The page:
Water treatment, supply

The current and anticipated growth in the City of Greenville is putting a strain on the city’s water treatment and supply processes.

The current and anticipated growth in the City of Greenville is putting a strain on the city’s water treatment and supply processes.

Tonight, the Greenville City Council intends to take steps to purchase new water meters, approve a major upgrade for the Water Treatment Plant and also to begin the process of expand the Wastewater Treatment Plant.

All three of the items are scheduled to be considered during the regular session beginning at 6 p.m. in the Fletcher Warren Civic Center 5501 Highway 69 South. A work session is also scheduled starting at 5:30 p.m.

• In a memo to the council, Public Works Director Press Tompkins noted a new fee schedule went into effect with the start of the fiscal year on Oct. 1, 2020/

“The approved fee schedule included a line item for the cost of water meters including meters and boxes of various sizes to be paid to the City at the time of meter request,” Tompkins said, adding the monies were to be deposited into a revenue account to purchase water meters and boxes.

“With the influx of several neighborhoods set to be built soon, there is a need to purchase water meters and boxes in advance,” Tompkins said. By ordering these meters and boxes it will eliminate a potential delay in the installation of water meters thereby assuring quicker and smoother installation process.”

Tompkins is recommending the council approve the remaining $236,650 in the fund to buy various sizes of meters and boxes to be installed.

• Tompkins also explained there is a need for a \replacement of the existing process control and Supervisory Control and Data Acquisition (SCADA) system in the Water Treatment Plant.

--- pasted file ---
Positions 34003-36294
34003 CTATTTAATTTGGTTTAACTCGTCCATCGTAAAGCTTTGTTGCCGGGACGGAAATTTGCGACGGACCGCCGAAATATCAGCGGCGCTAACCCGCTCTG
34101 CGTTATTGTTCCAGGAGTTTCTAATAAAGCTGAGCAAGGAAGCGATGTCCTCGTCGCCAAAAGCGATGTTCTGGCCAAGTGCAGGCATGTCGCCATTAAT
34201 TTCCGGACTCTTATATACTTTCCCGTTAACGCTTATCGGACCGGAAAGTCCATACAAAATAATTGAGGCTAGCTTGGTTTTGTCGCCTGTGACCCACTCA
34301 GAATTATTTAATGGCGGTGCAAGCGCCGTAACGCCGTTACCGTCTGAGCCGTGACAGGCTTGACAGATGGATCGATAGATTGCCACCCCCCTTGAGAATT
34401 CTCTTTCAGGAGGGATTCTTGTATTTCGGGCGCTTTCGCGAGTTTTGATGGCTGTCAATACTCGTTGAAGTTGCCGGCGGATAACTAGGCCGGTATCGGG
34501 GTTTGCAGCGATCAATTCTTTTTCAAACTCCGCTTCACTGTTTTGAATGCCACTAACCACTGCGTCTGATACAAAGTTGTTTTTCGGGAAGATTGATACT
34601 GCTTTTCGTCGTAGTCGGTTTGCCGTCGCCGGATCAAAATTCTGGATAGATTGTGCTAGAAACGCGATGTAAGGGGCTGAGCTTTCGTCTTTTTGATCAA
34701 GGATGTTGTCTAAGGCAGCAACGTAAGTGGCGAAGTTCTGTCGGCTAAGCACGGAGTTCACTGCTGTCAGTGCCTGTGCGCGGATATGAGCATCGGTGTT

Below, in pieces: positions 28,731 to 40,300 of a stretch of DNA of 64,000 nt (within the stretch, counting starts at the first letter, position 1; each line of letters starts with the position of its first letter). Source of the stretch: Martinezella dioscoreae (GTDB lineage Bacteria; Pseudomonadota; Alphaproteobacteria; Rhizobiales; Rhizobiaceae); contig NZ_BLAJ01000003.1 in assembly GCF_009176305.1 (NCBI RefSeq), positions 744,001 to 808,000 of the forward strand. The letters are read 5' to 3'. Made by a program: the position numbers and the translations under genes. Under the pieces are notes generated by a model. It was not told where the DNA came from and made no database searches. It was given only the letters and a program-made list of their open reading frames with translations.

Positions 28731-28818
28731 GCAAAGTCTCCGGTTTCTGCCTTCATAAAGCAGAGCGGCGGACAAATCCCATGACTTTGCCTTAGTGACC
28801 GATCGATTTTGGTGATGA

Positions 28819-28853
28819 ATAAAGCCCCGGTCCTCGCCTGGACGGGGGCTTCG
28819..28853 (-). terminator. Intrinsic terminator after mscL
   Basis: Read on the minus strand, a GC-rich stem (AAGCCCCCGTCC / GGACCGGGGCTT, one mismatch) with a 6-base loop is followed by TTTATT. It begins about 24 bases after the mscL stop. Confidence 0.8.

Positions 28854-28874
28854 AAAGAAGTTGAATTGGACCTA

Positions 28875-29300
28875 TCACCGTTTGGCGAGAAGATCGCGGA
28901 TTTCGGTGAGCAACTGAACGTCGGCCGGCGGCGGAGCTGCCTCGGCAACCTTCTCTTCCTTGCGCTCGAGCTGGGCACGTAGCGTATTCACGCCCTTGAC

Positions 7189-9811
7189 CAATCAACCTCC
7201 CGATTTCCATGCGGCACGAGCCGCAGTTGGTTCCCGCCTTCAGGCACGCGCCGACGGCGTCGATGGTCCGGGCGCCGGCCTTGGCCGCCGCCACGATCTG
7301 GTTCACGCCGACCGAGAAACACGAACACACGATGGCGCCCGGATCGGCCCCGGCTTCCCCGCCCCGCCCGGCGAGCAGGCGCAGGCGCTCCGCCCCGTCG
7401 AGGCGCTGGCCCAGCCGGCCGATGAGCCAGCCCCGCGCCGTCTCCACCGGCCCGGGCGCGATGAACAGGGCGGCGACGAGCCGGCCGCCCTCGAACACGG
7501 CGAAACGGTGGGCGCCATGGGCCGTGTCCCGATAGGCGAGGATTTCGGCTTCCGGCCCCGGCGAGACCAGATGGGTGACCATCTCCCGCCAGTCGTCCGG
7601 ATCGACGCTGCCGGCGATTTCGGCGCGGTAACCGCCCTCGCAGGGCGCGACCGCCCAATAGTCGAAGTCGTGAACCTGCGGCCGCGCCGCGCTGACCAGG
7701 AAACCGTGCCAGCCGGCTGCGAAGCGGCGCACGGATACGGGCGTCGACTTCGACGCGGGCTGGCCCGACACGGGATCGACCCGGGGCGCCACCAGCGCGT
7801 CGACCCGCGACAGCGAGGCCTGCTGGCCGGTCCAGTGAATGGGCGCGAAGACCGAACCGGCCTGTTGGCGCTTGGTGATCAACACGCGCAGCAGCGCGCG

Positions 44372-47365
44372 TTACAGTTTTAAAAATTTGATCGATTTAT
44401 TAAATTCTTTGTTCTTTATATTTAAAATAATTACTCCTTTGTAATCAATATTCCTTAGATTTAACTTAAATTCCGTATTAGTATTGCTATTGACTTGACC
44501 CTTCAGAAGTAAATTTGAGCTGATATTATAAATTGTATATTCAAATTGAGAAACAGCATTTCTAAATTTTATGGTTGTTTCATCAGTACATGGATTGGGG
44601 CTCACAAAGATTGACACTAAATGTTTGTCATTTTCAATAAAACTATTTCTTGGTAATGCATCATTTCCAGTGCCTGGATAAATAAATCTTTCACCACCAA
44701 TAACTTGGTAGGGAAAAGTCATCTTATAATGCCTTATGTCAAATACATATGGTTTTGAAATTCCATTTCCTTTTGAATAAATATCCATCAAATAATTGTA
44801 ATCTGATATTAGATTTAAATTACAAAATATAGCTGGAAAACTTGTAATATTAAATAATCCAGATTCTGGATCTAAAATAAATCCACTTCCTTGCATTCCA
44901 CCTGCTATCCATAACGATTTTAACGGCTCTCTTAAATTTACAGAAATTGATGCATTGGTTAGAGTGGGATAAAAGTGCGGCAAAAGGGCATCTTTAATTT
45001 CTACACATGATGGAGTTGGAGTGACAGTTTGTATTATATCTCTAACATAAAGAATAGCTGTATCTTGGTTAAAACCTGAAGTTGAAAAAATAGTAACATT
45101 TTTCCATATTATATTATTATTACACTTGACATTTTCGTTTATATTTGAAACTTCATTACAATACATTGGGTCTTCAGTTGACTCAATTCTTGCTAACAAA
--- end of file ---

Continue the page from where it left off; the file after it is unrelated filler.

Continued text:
Tompkins said the Water Treatment Plant process control system, constructed in 1993, and SCADA system constructed in 1998, are composed of many elements that are now obsolete, outdated and generally in poor condition.

The problem is causing an impediment to provide safe and reliable water supply to local residents.

Tompkins is recommending the city award a contract valued at $596,150 to Signature Automation for the “in-kind” replacement of the existing process control and SCADA system.

• Tompkins is also recommending the council authorize a Professional Service Agreement with Hanson Professional Services, Inc., to evaluate the capacity of the city’s Wastewater Treatment Plant and five sanitary lift stations, as the existing plant is nearing capacity.

“The Wastewater Treatment Plant’s current system is slated for aggressive growth in population in the near future which would place the Wastewater Treatment Plant above the 75% capacity level,” Tompkins said. “In addition, many of the City’s sanitary lift stations are operating at 90% capacity and are in need of upgrades.”

Tompkins said the Texas Commission on Environmental Quality requires the city start the process for the expansion of the Wastewater Treatment Plant at the 75% capacity level, adding Hanson Professional Services, Inc., proposes to provide Engineering planning services for the future expansion of the Wastewater Treatment Plant at a cost not to exceed $121,000.

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